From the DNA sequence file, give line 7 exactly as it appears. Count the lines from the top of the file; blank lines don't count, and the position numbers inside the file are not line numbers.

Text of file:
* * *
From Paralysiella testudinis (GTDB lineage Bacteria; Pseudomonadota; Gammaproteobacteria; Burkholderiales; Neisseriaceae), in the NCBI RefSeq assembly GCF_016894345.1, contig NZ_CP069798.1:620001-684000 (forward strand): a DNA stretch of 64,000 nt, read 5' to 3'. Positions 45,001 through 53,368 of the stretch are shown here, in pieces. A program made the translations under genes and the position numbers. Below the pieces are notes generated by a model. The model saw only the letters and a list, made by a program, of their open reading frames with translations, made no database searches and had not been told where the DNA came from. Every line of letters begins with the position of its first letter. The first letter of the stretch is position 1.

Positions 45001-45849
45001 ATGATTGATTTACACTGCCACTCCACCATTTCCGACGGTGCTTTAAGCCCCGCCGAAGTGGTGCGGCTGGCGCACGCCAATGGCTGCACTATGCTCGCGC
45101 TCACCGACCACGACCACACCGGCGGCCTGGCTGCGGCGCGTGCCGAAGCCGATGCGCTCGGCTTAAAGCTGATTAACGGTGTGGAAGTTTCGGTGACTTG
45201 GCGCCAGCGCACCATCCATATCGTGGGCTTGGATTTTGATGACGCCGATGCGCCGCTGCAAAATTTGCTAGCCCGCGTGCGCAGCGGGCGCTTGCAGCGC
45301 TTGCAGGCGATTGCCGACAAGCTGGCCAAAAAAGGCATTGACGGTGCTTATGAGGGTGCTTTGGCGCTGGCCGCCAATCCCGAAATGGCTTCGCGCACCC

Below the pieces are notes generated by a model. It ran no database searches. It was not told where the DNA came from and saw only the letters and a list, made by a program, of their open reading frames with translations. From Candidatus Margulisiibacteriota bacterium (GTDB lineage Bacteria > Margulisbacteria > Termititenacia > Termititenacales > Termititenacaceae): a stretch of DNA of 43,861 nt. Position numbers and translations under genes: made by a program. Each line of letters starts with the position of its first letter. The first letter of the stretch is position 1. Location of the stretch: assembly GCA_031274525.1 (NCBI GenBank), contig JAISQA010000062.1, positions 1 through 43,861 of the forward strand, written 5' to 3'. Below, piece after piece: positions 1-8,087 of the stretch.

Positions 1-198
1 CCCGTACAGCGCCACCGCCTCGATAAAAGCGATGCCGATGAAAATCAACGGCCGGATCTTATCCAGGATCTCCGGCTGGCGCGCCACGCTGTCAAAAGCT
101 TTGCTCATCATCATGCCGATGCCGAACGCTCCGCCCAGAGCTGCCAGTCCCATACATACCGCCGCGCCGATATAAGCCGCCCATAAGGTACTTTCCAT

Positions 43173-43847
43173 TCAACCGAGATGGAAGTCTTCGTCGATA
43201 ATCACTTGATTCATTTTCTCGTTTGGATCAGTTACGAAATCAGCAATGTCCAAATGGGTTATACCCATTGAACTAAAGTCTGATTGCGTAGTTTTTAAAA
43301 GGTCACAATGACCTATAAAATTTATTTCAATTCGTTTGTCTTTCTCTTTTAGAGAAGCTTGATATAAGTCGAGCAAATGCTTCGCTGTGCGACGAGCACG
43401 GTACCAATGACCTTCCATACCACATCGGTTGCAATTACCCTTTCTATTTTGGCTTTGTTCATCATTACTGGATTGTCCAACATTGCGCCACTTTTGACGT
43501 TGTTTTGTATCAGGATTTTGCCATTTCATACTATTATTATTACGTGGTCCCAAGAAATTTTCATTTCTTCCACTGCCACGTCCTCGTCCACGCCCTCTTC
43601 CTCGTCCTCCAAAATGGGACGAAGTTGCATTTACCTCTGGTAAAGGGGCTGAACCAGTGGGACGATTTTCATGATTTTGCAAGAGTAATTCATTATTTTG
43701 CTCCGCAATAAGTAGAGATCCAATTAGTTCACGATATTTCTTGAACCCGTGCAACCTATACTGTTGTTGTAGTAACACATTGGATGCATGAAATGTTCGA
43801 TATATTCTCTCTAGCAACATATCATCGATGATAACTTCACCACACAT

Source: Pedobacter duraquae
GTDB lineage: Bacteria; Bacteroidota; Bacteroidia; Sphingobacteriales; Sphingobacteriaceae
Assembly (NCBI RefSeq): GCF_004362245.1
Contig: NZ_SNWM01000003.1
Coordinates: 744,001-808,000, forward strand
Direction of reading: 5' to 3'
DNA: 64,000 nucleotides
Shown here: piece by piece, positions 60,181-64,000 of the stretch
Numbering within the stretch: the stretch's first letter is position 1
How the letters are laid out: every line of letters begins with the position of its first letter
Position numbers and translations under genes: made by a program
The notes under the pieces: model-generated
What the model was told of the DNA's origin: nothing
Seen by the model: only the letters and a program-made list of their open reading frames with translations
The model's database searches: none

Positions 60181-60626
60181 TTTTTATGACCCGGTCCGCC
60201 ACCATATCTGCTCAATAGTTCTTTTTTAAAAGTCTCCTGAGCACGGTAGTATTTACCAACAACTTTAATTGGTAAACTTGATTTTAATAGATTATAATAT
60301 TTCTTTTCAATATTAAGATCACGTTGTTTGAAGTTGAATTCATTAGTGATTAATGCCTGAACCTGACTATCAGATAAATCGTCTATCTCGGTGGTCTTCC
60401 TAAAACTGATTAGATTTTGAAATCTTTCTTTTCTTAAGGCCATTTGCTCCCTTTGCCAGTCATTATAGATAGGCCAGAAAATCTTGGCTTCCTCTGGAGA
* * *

Below the pieces are notes generated by a model. It ran no database searches. It was not told where the DNA came from and saw only the letters and a list, made by a program, of their open reading frames with translations. From Candidatus Margulisiibacteriota bacterium (GTDB lineage Bacteria > Margulisbacteria > Termititenacia > Termititenacales > Termititenacaceae): a stretch of DNA of 43,861 nt. Position numbers and translations under genes: made by a program. Each line of letters starts with the position of its first letter. The first letter of the stretch is position 1. Location of the stretch: assembly GCA_031274525.1 (NCBI GenBank), contig JAISQA010000062.1, positions 1 through 43,861 of the forward strand, written 5' to 3'. Below, piece after piece: positions 1-8,087 of the stretch.